In the News
"This bipartisan effort is continuing to gain support in both the House and the Senate. There is much more work to be done. Senator John Boozman, a longtime supporter of Alzheimer’s issues, has joined as a co-sponsor in the Senate. Senator Boozman has consistently supported advances in Alzheimer’s research funding and issues related to the dementia population. He currently serves on the congressional task force for Alzheimer’s disease."
Click here for the following story published in the Van Buren County Democrat on June 23.
Congress working to improve dementia care
Providing care for an individual living with dementia involves many unique and challenging issues. Individuals and caregivers often have to navigate multiple health needs ranging from working with primary care doctors and specialists to medication management.
My father is in the early stages of dementia and like others with cognitive decline, he is being treated for multiple health issues. More than 95 percent with dementia have one or more other chronic conditions, the management of which is complicated by an individual’s cognitive impairment. Individuals with cognitive decline also have non-medical needs, ranging from support with daily personal care and daily activities.
Mom spent her career as a nurse and because of her knowledge is able to manage dad’s multiple medications and make sure he is being treated for each of his health issues. Many families are not so lucky and are left to navigate the healthcare maze on their own.
Legislation has been introduced into Congress that, if passed, would create a path to better dementia care and address. The Comprehensive Care for Alzheimer’s Act (S.1125/ H.R.2517) model would provide person-centered services, including the development of a dementia care plan, care coordination and navigation, and caregiver education and support. This bill will put us on the right path to high quality dementia care.
Because comprehensive dementia care has been shown to reduce costs while providing better quality care, this legislation would also call on the Center for Medicare and Medicaid Innovation (CMMI) to test a payment structure for dementia care management. Dementia care management allows families to more seamlessly navigate the health care and social support systems, and obtain more timely access to care. Dementia care management may include care coordination and navigation, management of chronic conditions, and caregiver education and support. In addition, the model would ensure patients have access to a team of providers with expertise in dementia care management, and reimburse providers through an incentive payment based on performance.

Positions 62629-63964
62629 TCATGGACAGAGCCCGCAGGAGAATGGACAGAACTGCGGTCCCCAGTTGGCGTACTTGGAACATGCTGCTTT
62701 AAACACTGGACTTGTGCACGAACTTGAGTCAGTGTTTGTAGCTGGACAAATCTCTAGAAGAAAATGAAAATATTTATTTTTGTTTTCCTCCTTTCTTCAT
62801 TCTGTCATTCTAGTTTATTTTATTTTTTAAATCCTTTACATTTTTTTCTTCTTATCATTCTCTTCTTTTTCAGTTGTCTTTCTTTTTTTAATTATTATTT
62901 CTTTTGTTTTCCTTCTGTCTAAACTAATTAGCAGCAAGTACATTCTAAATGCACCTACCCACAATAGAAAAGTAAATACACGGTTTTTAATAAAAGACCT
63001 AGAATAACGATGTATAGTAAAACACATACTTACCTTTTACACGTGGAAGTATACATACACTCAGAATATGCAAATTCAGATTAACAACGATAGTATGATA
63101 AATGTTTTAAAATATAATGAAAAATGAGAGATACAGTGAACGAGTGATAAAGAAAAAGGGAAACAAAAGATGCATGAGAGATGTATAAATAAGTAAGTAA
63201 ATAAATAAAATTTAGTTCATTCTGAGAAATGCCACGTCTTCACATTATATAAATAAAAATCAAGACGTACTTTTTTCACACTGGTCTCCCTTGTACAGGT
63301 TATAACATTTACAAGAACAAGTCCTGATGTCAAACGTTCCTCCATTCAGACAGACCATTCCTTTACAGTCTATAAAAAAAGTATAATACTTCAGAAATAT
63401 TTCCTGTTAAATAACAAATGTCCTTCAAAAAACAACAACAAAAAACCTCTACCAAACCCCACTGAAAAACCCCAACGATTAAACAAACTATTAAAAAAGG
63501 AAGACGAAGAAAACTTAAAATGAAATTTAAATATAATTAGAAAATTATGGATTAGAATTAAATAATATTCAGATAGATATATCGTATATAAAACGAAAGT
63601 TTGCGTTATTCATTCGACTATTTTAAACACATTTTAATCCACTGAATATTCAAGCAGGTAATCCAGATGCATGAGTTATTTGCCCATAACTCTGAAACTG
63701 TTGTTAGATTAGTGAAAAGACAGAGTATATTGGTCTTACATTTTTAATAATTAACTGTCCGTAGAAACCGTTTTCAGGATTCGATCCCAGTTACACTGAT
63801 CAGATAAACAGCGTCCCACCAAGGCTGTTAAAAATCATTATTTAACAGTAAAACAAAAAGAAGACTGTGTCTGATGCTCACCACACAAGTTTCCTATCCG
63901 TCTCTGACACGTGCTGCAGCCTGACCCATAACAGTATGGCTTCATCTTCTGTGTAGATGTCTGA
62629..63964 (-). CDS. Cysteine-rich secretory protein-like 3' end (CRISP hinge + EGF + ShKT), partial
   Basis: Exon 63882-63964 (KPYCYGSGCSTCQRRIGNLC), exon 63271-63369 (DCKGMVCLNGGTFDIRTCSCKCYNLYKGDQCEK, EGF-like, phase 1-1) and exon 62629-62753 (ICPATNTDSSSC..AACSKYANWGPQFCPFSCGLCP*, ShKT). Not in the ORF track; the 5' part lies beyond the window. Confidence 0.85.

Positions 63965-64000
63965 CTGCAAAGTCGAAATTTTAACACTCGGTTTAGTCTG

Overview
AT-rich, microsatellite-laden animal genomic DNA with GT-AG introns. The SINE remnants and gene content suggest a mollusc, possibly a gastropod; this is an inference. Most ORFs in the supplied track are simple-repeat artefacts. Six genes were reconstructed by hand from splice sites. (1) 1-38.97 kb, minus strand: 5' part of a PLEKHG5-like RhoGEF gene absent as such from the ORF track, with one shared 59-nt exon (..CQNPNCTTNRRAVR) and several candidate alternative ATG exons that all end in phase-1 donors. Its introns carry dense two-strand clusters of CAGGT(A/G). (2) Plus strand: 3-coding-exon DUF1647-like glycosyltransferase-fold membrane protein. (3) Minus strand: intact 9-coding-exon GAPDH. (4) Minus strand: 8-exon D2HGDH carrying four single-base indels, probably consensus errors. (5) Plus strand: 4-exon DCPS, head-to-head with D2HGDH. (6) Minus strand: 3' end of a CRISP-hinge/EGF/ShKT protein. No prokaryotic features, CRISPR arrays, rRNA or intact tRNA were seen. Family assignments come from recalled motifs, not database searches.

Robert Egge, Alzheimer’s Association chief public policy officer and AIM executive director said, “We’ve seen previously-funded demonstration projects by CMMI successfully reduce health care utilization and costs but providers and payers need support to enable this better method of care.”
This bipartisan effort is continuing to gain support in both the House and the Senate. There is much more work to be done. Senator John Boozman, a longtime supporter of Alzheimer’s issues, has joined as a co-sponsor in the Senate. Senator Boozman has consistently supported advances in Alzheimer’s research funding and issues related to the dementia population. He currently serves on the congressional task force for Alzheimer’s disease.
It is my hope that Rep. Hill and the rest of the Arkansas delegation will also join this bipartisan effort so that we can improve the delivery and management of dementia care for all those affected. If possible, could you please take a moment and call Rep. Hill’s office and ask him to Co-Sponsor this important legislation. His office can be reached at 202-225-2506. Here is what a call like that could sound like.
“Hello my name is David, I am calling to ask Rep. Hill to consider co-sponsoring H.R. 2517, The Comprehensive Care Act.”
Feel free to share with the staff how your life has been impacted by dementia.
It is estimated that nearly 13 million Americans will have Alzheimer’s by 2050, so it is critical we find better ways to care for them. By enhancing the coordination of dementia care, we can lessen the burden for individuals and their caregivers while reducing health care costs.
In 2020, Arkansas caregivers for people with Alzheimer’s or other dementias provided an estimated 140 Million hours of care valued at nearly $2.98 billion. With these numbers only expected to increase it is crucial that Congress takes steps to address the needs of this population.